Health Information Management

News: CMS says more than $700 million in improper payments corrected

CDI Strategies, October 11, 2012

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Following the close of each fiscal year (FY) quarter, CMS releases statistics for the amount of overpayments and underpayments made each quarter. In the latest report, the FY 2012 trend continues to point upward, as CMS has once again corrected more improper payments than the previous quarter, this time to the tune of $701.3 million.

The report shows that, in the last quarter, CMS collected $657.2 million in overpayments and $44.1 million in underpayments to combine for the $701.3 million total. In the previous quarter, CMS identified $588.4 million in overpayments and $61.5 million in underpayments for a total of $649.9 million in corrections. Since October 2009, CMS has corrected a grand total of $2.8 billion in improperly billed Medicare claims.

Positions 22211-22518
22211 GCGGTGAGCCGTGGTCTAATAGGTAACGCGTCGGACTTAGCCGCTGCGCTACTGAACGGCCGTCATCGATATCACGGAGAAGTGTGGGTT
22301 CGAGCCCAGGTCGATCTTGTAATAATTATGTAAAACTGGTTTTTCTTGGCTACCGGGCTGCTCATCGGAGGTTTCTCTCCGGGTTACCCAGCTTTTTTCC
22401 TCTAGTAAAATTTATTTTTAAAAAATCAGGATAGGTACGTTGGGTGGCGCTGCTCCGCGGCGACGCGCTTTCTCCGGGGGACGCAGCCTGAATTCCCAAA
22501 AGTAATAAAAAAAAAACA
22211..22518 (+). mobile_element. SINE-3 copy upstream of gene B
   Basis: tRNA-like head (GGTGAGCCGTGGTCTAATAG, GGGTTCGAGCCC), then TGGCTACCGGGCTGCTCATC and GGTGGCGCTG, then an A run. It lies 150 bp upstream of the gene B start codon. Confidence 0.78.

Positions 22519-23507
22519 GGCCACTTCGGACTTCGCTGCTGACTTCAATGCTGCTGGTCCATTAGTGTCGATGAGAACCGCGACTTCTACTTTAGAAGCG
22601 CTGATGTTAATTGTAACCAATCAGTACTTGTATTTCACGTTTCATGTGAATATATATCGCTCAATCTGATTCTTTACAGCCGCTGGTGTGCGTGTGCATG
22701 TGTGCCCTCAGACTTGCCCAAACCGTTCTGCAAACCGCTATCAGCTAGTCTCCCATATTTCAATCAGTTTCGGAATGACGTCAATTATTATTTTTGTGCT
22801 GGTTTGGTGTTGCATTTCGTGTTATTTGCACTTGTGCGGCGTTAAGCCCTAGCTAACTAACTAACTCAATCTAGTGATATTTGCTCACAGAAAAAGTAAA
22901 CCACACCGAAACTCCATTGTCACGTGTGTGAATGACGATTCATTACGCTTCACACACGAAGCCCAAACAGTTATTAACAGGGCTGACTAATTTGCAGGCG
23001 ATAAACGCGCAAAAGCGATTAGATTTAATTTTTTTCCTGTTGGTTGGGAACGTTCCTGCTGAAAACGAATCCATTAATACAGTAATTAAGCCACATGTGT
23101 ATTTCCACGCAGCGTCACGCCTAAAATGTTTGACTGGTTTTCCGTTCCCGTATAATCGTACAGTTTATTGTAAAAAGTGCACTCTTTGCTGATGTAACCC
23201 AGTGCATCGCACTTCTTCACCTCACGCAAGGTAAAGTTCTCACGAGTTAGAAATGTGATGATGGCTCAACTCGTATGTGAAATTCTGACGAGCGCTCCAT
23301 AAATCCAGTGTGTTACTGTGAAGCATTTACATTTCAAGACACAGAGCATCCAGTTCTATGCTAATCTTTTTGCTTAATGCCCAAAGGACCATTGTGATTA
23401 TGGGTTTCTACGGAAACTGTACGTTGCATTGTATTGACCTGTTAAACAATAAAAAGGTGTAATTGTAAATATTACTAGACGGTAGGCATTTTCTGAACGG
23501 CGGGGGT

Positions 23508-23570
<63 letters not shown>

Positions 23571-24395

The upward trend continues to show that providers must get their billing and documentation shored up on the front end, says Elizabeth Lamkin, MHA, CEO, Pace Healthcare Consulting, LLC, in Hilton Head, S.C.
“Put the bulk of your care management staff and resources on the front end with bed status determination [inpatient or observation], use second-level physician advisor reviews, and have a clinical documentation improvement specialist reviewing concurrently,” she recommends.
Accompanying this CMS release was a report that also detailed the amount of improper payments collected in each individual Recovery Auditor region. Region C, Connolly Healthcare, corrected the most, dollar-wise, from previous quarter, having identified a total of $229.1 million in improper payments.
In other Recovery Auditor news, Diversified Collection Services, Inc. (DCS) the Recovery Auditor for Region A, changed its name to Performant Recovery, Inc., a subsidiary of Performant Financial Corporation. Performant added complex acute care hospital-to-hospital transfers to its CMS-approved list of reviews to identify overpayments resulting from transfers incorrectly reported as discharges.
Editor’s Note: This article originally published on the Revenue Cycle Institute.

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